The Wythe County mines opened in the mid-1700s and served as the main source of lead balls for the muskets of the patriot armies during the Revolutionary War. The mines continued to operate into the first half of the 19th century, sending lead shot to markets throughout the Southern states. On March 8, 1860, with war clouds gathering, the Wythe County works were reorganized and incorporated as the Union Lead Mine Company, an ironic name for the foremost Confederate lead provider.​
At the onset of fighting, the Richmond government demanded that the Union mines owners work the facilities to their maximum capacity or give them up for operation by the government. The company directors chose the former and round-the-clock activity commenced. The actual lead bullets were not made at the Wythe County site. Rather, the workmen dug out the ore, processed it in the smelters, cast the molten lead into ingots, and shipped the lead bars by rail to Richmond and Petersburg to be molded into ammunition. Production records are incomplete, but over three million pounds of lead, an estimated one-third of the total consumed by the Confederacy, are known to have come from the Union mines.​
Still, even with this prolific output from Virginia, lead became increasingly scarce as the contest ground on. The government asked citizens for contributions of common household items containing lead, such as pipes, roofing materials, window weights, and eating utensils. In 1863, the city of Mobile ripped up unused lead water mains and shipped them off to the munitions plants. On occasion, officers directed soldiers back onto battlefields after the fighting ceased to scavenge for bullets to be recycled into fresh rounds.​
 

CalBear

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Page number please.
Okay, That'll do.

This sort of "give me the page number crap is so far down the "arguing in bad faith rabbit hole" that you need to pump in daylight.

Your ongoing attempts to turn every debate into a Ph.D research project ends. Now.

Kicked for a week.

Do NOT press your luck.
 

CalBear

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Monthly Donor
Okay, That'll do.

This sort of "give me the page number crap is so far down the "arguing in bad faith rabbit hole" that you need to pump in daylight.

Your ongoing attempts to turn every debate into a Ph.D research project ends. Now.

Kicked for a week.

Do NOT press your luck.
Update:

Member Tripled down in PM. Also annouced that he was a puppet of a Banned member.
 
Back on topic, could the south have gotten any major concessions from Lincoln had they agreed to reintegration before Fort Sumter?

I know this is probably an enormously unlikely scenario due to the amount of distrust that planter society held for the Republican Party in general and Lincoln in particular.
 
Back on topic, could the south have gotten any major concessions from Lincoln had they agreed to reintegration before Fort Sumter?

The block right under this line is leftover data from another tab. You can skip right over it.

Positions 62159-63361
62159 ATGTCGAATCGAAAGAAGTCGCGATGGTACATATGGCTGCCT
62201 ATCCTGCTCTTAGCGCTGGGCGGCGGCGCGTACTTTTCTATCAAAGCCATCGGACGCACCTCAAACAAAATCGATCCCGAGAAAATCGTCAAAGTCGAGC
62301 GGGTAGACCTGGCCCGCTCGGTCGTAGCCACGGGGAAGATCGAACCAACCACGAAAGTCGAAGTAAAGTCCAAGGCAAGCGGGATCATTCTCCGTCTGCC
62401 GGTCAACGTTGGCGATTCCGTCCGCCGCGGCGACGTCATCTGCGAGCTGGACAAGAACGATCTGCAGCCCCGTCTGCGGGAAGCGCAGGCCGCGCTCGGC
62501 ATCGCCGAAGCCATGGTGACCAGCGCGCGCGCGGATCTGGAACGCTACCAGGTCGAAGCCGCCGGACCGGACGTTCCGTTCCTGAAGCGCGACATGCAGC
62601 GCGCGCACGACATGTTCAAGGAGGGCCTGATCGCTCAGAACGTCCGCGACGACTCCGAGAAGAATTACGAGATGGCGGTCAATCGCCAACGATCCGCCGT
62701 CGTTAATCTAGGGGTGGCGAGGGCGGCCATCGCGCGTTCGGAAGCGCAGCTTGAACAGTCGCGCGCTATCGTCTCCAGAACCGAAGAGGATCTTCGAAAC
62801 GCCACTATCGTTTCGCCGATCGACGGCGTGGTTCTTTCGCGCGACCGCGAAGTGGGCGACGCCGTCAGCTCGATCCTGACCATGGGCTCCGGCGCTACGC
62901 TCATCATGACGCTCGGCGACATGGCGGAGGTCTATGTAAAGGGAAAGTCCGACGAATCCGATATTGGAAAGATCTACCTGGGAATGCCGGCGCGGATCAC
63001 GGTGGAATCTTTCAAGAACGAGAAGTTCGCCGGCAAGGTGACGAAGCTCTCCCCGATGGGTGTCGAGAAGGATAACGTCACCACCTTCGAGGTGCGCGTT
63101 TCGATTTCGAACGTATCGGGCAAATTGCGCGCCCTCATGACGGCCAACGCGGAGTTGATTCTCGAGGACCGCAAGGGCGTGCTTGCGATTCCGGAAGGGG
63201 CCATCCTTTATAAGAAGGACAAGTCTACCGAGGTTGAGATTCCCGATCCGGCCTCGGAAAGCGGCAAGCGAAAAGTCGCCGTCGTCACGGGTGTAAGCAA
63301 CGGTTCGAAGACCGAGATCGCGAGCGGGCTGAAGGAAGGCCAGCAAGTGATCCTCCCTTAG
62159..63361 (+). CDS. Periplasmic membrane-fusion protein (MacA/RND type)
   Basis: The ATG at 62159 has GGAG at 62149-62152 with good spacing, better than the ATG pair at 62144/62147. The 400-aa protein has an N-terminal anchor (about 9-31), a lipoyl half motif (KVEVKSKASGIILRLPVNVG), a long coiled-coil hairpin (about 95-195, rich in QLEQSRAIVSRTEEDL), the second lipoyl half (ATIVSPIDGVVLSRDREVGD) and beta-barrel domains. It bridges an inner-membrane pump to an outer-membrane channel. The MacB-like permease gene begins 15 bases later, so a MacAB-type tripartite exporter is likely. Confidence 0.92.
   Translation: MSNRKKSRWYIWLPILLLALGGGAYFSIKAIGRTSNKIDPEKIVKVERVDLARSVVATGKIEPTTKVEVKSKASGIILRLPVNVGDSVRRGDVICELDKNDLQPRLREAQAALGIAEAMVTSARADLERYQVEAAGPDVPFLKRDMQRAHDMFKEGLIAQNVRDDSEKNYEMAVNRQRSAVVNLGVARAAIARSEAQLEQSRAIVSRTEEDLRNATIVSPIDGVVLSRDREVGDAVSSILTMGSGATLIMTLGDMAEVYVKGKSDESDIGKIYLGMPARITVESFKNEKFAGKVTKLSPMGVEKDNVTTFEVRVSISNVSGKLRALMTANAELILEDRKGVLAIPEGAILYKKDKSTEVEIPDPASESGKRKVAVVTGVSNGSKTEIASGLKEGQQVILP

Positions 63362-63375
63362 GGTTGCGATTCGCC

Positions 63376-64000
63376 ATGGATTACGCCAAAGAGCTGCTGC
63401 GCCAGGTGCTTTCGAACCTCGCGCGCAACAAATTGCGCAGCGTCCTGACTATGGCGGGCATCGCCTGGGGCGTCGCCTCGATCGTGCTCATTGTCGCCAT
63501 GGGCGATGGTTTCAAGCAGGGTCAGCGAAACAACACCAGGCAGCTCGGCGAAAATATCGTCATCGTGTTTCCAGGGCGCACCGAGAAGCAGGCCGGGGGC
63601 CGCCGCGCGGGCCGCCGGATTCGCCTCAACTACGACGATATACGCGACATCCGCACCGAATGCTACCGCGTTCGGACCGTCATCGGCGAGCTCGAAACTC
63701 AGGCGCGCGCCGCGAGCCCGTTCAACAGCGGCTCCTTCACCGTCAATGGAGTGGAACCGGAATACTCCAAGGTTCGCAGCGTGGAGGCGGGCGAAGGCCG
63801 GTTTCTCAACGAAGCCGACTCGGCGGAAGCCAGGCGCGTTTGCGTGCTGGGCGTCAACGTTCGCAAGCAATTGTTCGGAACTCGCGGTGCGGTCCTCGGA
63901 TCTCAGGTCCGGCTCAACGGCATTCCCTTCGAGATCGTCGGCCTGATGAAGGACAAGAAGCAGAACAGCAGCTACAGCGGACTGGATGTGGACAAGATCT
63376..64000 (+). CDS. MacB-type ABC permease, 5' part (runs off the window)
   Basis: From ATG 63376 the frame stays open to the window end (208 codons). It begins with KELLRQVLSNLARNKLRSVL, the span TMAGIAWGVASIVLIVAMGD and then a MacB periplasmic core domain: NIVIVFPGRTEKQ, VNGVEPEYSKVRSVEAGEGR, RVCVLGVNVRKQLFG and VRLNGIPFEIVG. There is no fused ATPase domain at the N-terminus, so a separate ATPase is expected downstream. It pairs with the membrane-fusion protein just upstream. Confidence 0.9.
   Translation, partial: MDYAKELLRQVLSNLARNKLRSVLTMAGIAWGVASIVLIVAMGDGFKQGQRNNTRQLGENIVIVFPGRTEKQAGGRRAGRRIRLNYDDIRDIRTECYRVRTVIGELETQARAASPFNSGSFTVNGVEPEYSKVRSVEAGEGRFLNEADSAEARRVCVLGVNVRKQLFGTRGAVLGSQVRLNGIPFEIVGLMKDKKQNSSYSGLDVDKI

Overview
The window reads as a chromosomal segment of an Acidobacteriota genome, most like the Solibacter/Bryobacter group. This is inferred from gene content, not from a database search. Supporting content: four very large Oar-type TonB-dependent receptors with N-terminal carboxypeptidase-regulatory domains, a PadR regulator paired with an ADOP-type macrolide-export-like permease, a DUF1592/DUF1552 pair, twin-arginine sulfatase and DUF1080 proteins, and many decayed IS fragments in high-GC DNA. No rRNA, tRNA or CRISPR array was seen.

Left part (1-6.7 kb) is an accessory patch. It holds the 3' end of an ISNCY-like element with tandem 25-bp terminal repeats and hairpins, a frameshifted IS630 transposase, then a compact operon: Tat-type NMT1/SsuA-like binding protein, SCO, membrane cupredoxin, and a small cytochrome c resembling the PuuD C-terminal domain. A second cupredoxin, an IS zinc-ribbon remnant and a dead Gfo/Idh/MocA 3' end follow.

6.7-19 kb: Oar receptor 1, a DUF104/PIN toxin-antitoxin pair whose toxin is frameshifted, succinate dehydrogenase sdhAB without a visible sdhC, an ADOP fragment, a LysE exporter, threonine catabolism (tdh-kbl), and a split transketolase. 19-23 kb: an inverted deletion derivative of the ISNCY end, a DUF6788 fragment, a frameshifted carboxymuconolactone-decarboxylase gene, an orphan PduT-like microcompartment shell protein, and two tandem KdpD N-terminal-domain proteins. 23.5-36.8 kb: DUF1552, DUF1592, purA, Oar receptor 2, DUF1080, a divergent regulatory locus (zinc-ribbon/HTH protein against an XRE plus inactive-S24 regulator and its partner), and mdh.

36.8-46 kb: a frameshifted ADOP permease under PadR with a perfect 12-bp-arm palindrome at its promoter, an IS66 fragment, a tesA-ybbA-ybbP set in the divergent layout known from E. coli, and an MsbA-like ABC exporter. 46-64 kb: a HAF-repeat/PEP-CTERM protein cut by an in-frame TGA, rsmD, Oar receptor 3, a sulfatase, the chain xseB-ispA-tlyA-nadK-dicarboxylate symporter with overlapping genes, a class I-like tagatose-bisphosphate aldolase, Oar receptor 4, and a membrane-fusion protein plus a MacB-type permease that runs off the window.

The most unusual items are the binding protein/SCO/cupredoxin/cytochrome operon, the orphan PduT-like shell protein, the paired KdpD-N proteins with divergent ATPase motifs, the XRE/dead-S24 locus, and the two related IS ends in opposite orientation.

I know this is probably an enormously unlikely scenario due to the amount of distrust that planter society held for the Republican Party in general and Lincoln in particular.
Hmmm. Is there anything Lincoln could have realistically offered them that would get them to stand down? Because a Constitutional Amendment guaranteeing slavery now and forever seems like it would be the only thing they'd be happy with - and such an amendment is absolutely a non-starter in the North no matter what Lincoln says or does.
 
Hmmm. Is there anything Lincoln could have realistically offered them that would get them to stand down? Because a Constitutional Amendment guaranteeing slavery now and forever seems like it would be the only thing they'd be happy with - and such an amendment is absolutely a non-starter in the North no matter what Lincoln says or does.
Therein lies the rub. I can't think of anything that would satisfy the south yet be acceptable to the North. Do you think the south would accept anything less than a constitutional amendment guaranteeing slavery?
 
Therein lies the rub. I can't think of anything that would satisfy the south yet be acceptable to the North. Do you think the south would accept anything less than a constitutional amendment guaranteeing slavery?
I honestly don't think so. Popular sovereignty clearly didn't work in the 1850s so tough to try something like that again anytime soon. I don't think the South would have accepted the government paying them to free their slaves like what happened in Britain. To them slavery was worth the fight.
 
I honestly don't think so. Popular sovereignty clearly didn't work in the 1850s so tough to try something like that again anytime soon. I don't think the South would have accepted the government paying them to free their slaves like what happened in Britain. To them slavery was worth the fight.
Yeah I was pretty sure that was the case but I thought I'd ask anyways. The American Civil War isn't really my area of expertise.